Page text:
By Angad Vijaya Raghavan
As turmoil over Crimea and the subsequent diplomatic hullaballoo reaches a position of acknowledged impasse, questions are being asked about what options are left for both Russia and the EU. It appears that both parties are wary of doing anything too drastic and for obvious reasons – they all have too much to lose.
Further military escalation is out of the question, and Vladimir Putin would surely not take the risk of stalling gas supplies to the rest of Europe. The stability of the Russian economy is heavily dependent on gas exports, and risking their multi-billion dollar contracts with numerous western oil companies would damage Russia’s reputation too much. For now, Shell, BP et al. will continue their business arrangements, albeit in a slightly speculative market. Having these oil behemoths (and their army of political lobbyists) on their side should help Russia keep any trade sanctions to a minimum.
Amidst all this, there is one major question that the anti-Russia bloc needs to ponder upon – does Vladimir Putin conceal any significant aces up his sleeve, and how might they affect future policies?
As far as the first query is concerned, Russia holds two strong trump cards in any diplomatic showdown. Firstly, the EU seems to have given them all the time in the world. Their recent declaration that any policy change on matters of energy will take three months at a minimum, would have elicited a few smirks of derision in Moscow. Three months is more than enough time for Russia and its allies to rethink their strategies and figure out an alternative to the worst of scenarios. These are countries that are heavily invested in multiple sectors in the Russian economy and will go the extra mile to protect their assets. In fact, you could count on Putin to play the waiting game and watch as the Eastern Ukraine economy slowly but surely grinds to a halt and tries to come to terms with a possible IMF-backed bailout. Also working in their favour is the number of friends in high places that currently promote the Russian cause – as experts on world-affairs and geopolitics. These are individuals on the take, and very frankly, you cannot blame them. This is the world we live in today, and paid opinion, though stretching the boundaries of ethicality, is not illegal. At the end of the day, when push comes to shove, Russia has enough influential backers who will swoop to their rescue.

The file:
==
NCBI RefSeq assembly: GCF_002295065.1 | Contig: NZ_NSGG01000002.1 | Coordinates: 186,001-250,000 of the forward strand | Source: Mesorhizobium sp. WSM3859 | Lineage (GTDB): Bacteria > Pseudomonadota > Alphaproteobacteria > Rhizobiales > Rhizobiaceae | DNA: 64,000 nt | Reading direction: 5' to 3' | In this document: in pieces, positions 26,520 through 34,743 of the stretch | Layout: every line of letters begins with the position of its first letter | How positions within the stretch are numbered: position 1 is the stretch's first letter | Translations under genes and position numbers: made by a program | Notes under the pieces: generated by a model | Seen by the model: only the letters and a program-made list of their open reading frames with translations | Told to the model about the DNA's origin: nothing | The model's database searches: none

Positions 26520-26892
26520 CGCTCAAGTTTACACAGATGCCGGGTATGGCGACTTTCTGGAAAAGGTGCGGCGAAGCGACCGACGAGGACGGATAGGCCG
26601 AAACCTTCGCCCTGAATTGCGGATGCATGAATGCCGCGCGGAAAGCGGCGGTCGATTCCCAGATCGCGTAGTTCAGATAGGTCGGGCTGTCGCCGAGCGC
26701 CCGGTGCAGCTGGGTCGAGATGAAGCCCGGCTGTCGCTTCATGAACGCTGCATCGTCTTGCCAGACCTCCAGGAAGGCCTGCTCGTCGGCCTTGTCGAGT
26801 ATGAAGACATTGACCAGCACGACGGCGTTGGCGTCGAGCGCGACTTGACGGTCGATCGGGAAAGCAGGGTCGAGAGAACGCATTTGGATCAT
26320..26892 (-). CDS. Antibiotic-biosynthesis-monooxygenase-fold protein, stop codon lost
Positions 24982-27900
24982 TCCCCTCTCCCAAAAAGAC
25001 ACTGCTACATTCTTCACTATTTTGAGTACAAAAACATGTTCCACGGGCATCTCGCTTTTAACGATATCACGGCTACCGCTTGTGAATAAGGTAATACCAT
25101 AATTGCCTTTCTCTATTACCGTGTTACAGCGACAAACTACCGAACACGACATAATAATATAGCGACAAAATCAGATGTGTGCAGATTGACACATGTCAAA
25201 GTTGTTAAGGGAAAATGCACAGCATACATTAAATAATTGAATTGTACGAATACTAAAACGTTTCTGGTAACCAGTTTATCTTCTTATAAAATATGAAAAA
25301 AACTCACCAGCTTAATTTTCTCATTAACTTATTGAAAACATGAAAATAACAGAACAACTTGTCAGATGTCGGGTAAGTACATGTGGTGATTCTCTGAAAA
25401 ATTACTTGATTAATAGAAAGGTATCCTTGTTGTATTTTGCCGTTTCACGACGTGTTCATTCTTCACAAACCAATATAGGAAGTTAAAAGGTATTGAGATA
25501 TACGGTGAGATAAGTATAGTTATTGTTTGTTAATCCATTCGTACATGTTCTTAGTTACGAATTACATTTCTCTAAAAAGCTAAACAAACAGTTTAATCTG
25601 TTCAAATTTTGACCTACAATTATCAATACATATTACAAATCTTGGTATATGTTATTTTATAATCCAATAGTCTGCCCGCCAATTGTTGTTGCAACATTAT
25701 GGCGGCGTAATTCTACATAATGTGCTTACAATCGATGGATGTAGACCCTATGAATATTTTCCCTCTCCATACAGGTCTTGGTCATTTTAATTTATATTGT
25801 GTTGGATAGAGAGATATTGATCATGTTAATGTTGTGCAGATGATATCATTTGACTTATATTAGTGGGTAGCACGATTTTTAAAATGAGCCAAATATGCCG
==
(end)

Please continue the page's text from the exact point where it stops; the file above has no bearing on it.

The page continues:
The second factor working in Russia’s favour is diversification. Say, hypothetically speaking, if the EU went ahead with tough sanctions and ensured that in a couple of years’ time, it drastically reduced the dependence on Russian oil and gas. Vladimir Putin knows that there are a number of countries, especially the developing ones, who need a share of the vast resources that Russia houses. The other members of the BRICS (Brazil, Russia, India, China and South Africa), members of the N-11 (Pakistan, Vietnam, South Korea, the Philippines et al.) will need increasingly more natural resources as they continue to grow and expand. Russia can offer them this support and more, provided the cards are dealt right. The only obstacle is the country’s reticence – for too long it has idly depended on the income from the EU front. Any change may entail a major upheaval at Gazprom and Lukoil, which will need to be re-established as major international companies. If Putin is ready to test the waters outside his immediate comfort zone, Russia could stand to benefit enormously in the long-run, sanctions or otherwise.
Vladimir Putin is a man with lofty ambitions, and he will surely want to be remembered as a more than just a macho, shirtless, former super-spy who led Russia through two decades of passive aggression. If his legacy should be the diversification of the Russian export market, moving away from the traditional comfort-zone closer home, and truly essaying a paradigm shift in Russia’s economic compass, then so be it.
Angad Vijaya Raghavan is currently pursuing his undergraduate studies at BITS Pilani, Pilani Campus. While he remains quite proud of the couple of degrees he’ll mostly receive in a year or so, his real interests lie in the murky world of financial markets and analysis. His long-term plans include philanthropy and the like, but realises that any more procrastination might lead to him being the recipient – rather than the source – of society’s generosity chain.